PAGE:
By Charlotte Aguilar
With time running out on failing schools, a looming budget deficit, and a chronically dysfunctional school board, Austin will be deciding the fate of the Houston ISD this year.
Trustees closed the door in December on allowing outside groups — including a private-public partnership modeled after a successful effort in Los Angeles and coordinated by the Houston mayor’s office — to take over four historically failing campuses. If those schools don’t meet standards this year, the Texas Education Agency has the option to replace the HISD school board or close the schools.
The vote to reject outside help was 5-4, with West U-Bellaire trustee Sue Deigaard favoring the assistance.
There’s a preliminary budget on the board table from Interim Superintendent Grenita Lathan that projects a $76 million deficit due to an estimated recapture payment to the state of $312.5 million, an increase of about $40 million from last year’s payment. Administrators say a combination of declining enrollment — expected to be down about 1,500 students — and an estimated 2 percent increase in property tax revenue could trigger the higher bill.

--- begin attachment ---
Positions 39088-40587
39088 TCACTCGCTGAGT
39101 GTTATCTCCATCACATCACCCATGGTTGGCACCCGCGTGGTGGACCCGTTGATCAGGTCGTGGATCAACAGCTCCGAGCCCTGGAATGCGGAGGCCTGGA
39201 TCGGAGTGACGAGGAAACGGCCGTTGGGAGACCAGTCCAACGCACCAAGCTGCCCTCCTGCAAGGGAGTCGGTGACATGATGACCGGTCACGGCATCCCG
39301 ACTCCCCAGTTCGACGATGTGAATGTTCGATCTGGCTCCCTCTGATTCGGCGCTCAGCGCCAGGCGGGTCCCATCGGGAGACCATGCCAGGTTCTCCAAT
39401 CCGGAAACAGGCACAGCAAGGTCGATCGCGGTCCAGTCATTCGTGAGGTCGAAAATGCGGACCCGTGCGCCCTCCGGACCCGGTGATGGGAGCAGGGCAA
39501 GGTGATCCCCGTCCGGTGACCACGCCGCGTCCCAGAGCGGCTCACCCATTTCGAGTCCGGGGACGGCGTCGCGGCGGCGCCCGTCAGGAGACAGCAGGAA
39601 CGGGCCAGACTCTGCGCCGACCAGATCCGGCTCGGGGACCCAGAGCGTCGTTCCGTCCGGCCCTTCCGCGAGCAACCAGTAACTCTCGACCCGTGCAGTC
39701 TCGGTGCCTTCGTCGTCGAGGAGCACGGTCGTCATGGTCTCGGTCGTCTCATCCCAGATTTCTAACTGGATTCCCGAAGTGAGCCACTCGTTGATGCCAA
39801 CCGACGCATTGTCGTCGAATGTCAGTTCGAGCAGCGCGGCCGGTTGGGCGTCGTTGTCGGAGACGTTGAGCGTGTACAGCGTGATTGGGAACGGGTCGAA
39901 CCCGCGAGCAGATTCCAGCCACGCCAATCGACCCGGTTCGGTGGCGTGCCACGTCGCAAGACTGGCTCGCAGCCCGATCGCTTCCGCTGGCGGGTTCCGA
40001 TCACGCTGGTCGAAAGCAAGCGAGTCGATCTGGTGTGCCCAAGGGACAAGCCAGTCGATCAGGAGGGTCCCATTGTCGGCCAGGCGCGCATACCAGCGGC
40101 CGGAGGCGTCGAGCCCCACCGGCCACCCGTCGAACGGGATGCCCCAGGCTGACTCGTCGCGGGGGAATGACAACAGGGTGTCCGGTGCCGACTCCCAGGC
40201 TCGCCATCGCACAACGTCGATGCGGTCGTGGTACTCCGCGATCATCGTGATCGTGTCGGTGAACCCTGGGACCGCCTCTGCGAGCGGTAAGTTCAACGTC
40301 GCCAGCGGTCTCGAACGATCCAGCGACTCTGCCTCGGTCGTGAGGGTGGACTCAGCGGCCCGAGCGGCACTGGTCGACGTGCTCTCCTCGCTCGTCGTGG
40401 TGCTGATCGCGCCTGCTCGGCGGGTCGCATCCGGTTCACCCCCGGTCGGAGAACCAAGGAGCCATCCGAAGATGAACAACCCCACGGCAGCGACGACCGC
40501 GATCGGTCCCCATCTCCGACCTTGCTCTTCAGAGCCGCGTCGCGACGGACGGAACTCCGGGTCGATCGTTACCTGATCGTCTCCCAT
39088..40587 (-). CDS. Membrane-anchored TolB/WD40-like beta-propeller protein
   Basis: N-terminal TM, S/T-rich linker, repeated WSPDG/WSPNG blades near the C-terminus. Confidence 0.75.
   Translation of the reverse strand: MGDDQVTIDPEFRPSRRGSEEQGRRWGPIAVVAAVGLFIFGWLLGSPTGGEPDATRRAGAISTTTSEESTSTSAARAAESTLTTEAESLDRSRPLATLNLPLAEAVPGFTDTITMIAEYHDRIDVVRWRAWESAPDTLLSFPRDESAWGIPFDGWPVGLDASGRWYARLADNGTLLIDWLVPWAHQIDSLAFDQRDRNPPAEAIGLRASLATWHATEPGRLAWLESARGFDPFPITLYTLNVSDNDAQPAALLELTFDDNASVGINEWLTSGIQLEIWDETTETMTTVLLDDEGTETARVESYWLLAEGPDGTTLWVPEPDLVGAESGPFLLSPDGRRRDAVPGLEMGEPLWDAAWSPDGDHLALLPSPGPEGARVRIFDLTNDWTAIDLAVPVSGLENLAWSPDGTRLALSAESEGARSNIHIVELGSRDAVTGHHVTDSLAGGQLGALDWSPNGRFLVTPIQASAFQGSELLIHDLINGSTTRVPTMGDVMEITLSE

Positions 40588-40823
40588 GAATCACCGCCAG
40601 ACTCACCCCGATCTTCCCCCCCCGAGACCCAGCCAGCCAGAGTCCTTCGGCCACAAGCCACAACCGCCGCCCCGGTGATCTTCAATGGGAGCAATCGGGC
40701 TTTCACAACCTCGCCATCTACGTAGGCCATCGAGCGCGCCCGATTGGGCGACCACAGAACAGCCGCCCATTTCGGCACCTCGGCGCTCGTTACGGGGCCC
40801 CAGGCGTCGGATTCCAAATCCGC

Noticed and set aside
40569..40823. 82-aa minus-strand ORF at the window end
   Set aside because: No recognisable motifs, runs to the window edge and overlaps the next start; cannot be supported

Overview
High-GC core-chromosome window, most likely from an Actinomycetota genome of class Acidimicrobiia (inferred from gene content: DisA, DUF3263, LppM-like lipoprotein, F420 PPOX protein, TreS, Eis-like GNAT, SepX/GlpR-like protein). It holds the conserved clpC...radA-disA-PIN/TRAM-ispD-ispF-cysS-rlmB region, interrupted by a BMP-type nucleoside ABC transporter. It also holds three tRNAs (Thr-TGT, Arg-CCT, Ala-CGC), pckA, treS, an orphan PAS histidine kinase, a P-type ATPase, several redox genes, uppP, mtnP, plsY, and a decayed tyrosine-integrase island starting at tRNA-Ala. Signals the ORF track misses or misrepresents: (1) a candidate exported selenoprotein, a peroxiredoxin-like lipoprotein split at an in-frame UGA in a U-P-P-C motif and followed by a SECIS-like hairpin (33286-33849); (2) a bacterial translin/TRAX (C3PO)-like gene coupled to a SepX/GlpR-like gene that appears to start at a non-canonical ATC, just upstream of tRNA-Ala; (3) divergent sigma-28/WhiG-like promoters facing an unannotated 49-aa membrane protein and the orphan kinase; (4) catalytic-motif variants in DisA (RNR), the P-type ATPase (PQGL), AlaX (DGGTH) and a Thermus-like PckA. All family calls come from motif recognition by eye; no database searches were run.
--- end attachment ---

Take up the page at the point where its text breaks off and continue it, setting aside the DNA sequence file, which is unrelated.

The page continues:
With the state legislature in session in 2019, though, HISD has adopted a legislative agenda calling for school finance reform.
HISD will lobby for adjustments to the 35-year-old “Robin Hood” system using a formula that funnels money through the state from property-rich districts such as Houston’s to poorer school systems. HISD’s agenda calls for legislators to reduce local property taxpayers’ contribution to schools to no more than 50 percent by increasing the state’s contribution through General Revenue, and identifying new state revenue resources for local districts.
“We are going to have be creative as we go through, really, the next 10 years, unless we get some relief from Austin,” Lathan told the board.
The remainder of HISD’s lengthy priorities in Austin run the gamut from increasing funding for school safety, including enough money to place a police officer at every HISD campus, to reducing the weight of STAAR tests on accountability, to preserving the cosmetology courses offered as career training at some high schools.
Featured in Essentials Magazine/Schools, January 2019